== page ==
Mrs. HarrisReviewed By David Cornelius
Posted 07/31/06 16:07:26
It was the Trial of the Century, at least for a while. It’s the case of the Scarsdale Diet Doctor, who was killed on March 10, 1980, by a jilted lover, the esteemed socialite Jean Harris. As Trials of the Century go, this one’s got it all: drugs, money, sex, gunplay, suicide attempts, and marriage proposals, all among the upper elite.Writer/director Phyllis Nagy now captures all of this for the made-for-HBO film “Mrs. Harris,” an unfocused but frequently involving retelling, through the title character’s eyes, of her fourteen-year relationship with Dr. Herman “Hi” Tarnower. Annette Bening plays Jean; Ben Kingsley (perhaps apologizing for “Bloodrayne,” “A Sound of Thunder,” etc., etc.) plays Hi. Both performances are excellent, if only for the fact that they succeed in capturing all of Nagy’s wild mood changes within the script.
You see, instead of a straightforward account of the murder and all that led to it, Nagy opts for a heavy dose of social satire, but of varying degrees throughout. Some scenes play fairly straight, others play with just a pinch of heightened reality, and others go for broad, exaggerated comedy. (Most notable of the latter is a sequence in which Hi, emerging from the country club shower, seems to float on air as all others turn, with choreographed precision, to marvel at his large, ahem, assets.) The idea, it seems, is to present the story through Jean’s eyes, eyes that are often clouded through the haze of love, or at least an unhealthy combination of prescription drugs to which she quickly became addicted, thanks to Hi’s meddling.
This is most apparent thanks to an intriguing framing device that opens the film with Jean’s account of the night of Hi’s death and ends the film with a version probably closer to reality (or, at least, the reality as presented by the prosecution). The dialogue in both scenes remains identical, but the action is so very different. This clouding of the truth is the point of “Mrs. Harris,” a film which reminds us that the real Jean Harris still maintains her innocence to this day.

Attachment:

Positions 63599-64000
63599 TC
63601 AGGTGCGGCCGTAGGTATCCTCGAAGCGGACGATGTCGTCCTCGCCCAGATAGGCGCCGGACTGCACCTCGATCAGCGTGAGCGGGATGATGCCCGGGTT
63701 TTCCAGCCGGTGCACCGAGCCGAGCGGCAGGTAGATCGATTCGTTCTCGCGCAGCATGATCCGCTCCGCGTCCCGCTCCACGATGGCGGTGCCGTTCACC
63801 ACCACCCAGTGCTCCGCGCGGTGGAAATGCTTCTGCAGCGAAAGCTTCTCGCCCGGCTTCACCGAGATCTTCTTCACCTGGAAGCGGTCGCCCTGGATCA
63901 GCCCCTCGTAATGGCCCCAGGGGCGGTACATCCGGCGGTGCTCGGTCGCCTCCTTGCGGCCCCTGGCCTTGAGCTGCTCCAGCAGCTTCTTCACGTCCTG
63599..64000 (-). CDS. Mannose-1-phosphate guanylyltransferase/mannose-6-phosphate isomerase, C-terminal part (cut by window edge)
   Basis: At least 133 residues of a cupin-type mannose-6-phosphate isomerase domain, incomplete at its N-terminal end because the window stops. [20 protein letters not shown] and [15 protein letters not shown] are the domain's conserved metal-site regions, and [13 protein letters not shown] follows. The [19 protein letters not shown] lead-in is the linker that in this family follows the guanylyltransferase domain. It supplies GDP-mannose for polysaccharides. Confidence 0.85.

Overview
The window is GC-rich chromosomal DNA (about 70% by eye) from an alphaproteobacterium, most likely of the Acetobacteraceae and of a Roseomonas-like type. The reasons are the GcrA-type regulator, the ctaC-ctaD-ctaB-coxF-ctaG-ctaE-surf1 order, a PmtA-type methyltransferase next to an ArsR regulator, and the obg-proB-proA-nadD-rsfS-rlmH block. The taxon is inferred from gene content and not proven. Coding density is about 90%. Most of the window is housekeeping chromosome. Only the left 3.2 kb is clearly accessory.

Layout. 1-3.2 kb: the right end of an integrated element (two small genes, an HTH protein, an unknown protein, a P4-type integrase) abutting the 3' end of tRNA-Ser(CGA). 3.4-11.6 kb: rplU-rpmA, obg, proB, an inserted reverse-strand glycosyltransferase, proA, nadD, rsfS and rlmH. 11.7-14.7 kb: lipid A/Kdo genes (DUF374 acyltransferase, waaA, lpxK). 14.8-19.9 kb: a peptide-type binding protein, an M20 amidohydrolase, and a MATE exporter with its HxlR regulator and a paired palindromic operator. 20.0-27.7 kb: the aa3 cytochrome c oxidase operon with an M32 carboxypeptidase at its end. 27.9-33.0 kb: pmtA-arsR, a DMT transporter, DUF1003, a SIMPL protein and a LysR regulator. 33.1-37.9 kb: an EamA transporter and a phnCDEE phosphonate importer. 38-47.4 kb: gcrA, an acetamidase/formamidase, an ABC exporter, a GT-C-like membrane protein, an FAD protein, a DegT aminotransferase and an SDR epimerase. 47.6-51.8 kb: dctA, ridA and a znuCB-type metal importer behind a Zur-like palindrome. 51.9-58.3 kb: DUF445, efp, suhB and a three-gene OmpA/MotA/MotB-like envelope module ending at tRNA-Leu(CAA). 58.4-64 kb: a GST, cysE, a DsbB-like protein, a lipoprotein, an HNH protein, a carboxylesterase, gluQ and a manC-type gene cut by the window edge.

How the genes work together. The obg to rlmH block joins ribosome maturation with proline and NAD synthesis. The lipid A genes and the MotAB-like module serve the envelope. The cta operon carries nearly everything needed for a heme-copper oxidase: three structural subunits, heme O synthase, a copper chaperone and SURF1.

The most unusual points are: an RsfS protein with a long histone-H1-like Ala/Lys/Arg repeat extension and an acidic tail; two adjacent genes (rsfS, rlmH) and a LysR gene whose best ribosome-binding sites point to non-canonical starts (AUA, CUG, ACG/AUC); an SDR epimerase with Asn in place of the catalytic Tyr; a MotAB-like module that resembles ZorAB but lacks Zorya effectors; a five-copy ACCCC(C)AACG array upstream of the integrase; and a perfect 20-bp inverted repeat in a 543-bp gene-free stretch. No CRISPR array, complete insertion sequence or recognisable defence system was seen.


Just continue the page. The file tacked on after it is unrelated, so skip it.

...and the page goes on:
While the film is more concerned with the problematic relationship between Hi and Jean - their on-again, off-again romance constantly bruised by his incessant womanizing and her drug-heightened dependency on him - the film works best when dealing in side matters, such as the aforementioned social satire. Kingsley’s Hi is the most unlikable of men, yet he has found success through money. Dinner parties in this film come with an underlying sense of parody, ribbing the rich for behaving above the rest of us. There’s a snooty quality about Jean and Hi; even during a marriage proposal, she can’t help correcting him on his grammar. His later fame as the creator of a popular fad diet, when compared to his selfish, unpleasant behavior (both in and out of the bedroom), hits us: why does this jerk get to be rich and famous?
So when the movie works, it works quite well. But then we get moments that go for all-out comedy (such as documentary-style interviews with friends and family, featuring surprise cameos and broad caricature that aim for big laughs) placed right next to moments that go for all-out tragedy (Joan’s downward spiral, as played by Bening, is tender and sad). The mishmash of tones never settles as well as it could have with a more focused screenplay.Still, with a big name cast on top of their game and a steady stream of juicy real-life drama from which to draw, “Mrs. Harris” comes out on top quite well. It’s worth seeing mainly for the performances and the biting satire. The film is fascinating enough to keep up watching through the iffier moments, allowing the better scenes to shine quite brightly. It might not be up to the level of, say, “Reversal of Fortune,” but it’s also far above your typical movie-of-the-week network filler.
|© Copyright HBS Entertainment, Inc.|